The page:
The best books on humans and other animals

Who am I?

The most important formative experiences of my life were contained in the years I spent living and traveling with Brenin, a wolfdog. I can safely say that just about every worthwhile idea I have had – I am a professor of philosophy and ideas are supposed to be my thing – stemmed from those years. I have written many books since Brenin died, all of them, in one way or another, concerned with the question of what it is to be human. I am convinced that we can only understand this if we begin with the idea that we are animals and work from there.


I wrote...

Philosopher and the Wolf: Lessons from the Wild on Love, Death, and Happiness

By Mark Rowlands,

Book cover of Philosopher and the Wolf: Lessons from the Wild on Love, Death, and Happiness

What is my book about?

This is the story of the decade I was fortunate enough to spend living and traveling with a wolfdog named Brenin, spanning life in the United States, Ireland, the United Kingdom, and France. It is a book about love and about growing up. It is also a sustained attack on human exceptionalism. There are certain stories we like to tell ourselves about why are different from, and better than, other animals. Our intelligence makes us better than them? Or perhaps it is our morality? Or perhaps our sense of our own mortality? These are just stories we like to repeat, articles of faith, and nothing more. Moreover, each story has a dark side in that it reveals something deeply unflattering about us and our nature. 

The books I picked & why

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Chimpanzee Politics: Power and Sex Among Apes

By Franz DeWaal,

Book cover of Chimpanzee Politics: Power and Sex Among Apes

Why this book?

Ever wonder why so many people are just so unpleasant? It’s because we are apes. As such, mendacity, deception, trickery, and a thirst for power are simply part of what we are. That’s how we got to be so (allegedly) smart. Frans de Waal has written many excellent books since this, his first – an observation and interpretation of the behavior of chimpanzees in the Arnhem Zoo in the Netherlands. However, as a young man, far from home, and taking my first steps in the often poisonous world of career and responsibility, the scales well and truly fell from my eyes when I read this book.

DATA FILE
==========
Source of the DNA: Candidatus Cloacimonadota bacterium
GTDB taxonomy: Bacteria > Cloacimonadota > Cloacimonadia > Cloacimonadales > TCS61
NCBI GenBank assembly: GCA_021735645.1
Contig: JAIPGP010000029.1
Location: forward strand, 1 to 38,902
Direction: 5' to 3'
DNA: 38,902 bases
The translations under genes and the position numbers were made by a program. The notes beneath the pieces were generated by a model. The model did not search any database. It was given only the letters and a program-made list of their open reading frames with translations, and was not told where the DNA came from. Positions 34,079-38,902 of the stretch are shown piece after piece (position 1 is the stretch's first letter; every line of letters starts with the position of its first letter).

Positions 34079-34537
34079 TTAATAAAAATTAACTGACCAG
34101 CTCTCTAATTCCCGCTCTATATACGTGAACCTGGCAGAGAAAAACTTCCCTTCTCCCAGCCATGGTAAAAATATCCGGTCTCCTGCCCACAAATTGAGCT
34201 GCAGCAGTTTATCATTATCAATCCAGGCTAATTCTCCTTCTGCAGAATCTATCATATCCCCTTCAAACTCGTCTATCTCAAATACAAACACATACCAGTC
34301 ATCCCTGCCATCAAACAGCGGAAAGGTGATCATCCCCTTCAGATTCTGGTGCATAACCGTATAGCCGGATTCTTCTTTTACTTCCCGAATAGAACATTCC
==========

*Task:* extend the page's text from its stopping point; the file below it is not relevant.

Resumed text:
Chimpanzee Politics: Power and Sex Among Apes

By Franz DeWaal,

Why should I read it?

3 authors picked Chimpanzee Politics as one of their favorite books, and they share why you should read it.

What is this book about?

The first edition of Frans de Waal's Chimpanzee Politics was acclaimed not only by primatologists for its scientific achievement but also by politicians, business leaders, and social psychologists for its remarkable insights into the most basic human needs and behaviors. Twenty-five years later, this book is considered a classic. Featuring a new preface that includes recent insights from the author, this anniversary edition is a detailed and thoroughly engrossing account of rivalries and coalitions-actions governed by intelligence rather than instinct. As we watch the chimpanzees of Arnhem behave in ways we recognize from Machiavelli (and from the nightly news), de…


Straw Dogs: Thoughts on Humans and Other Animals

By John Gray,

Book cover of Straw Dogs: Thoughts on Humans and Other Animals

Why this book?

A brilliant attack on a collection of human vanities, most importantly the idea of progress. The political left and right are united in the idea that history has a direction. Human societies gradually progress towards a perfect endpoint – an end of history – where no further improvement can be made. Left and right disagree on what this endpoint will look like, but they agree that there is one, and that one can, therefore, be on the right or wrong side of history. Not so fast, argues John Gray. History is a long time, and the idea of progress is an article of faith that does not survive careful examination. Brilliant engagement with the work of the philosopher Arthur Schopenhauer among others.

Straw Dogs: Thoughts on Humans and Other Animals

By John Gray,

Why should I read it?

2 authors picked Straw Dogs as one of their favorite books, and they share why you should read it.

What is this book about?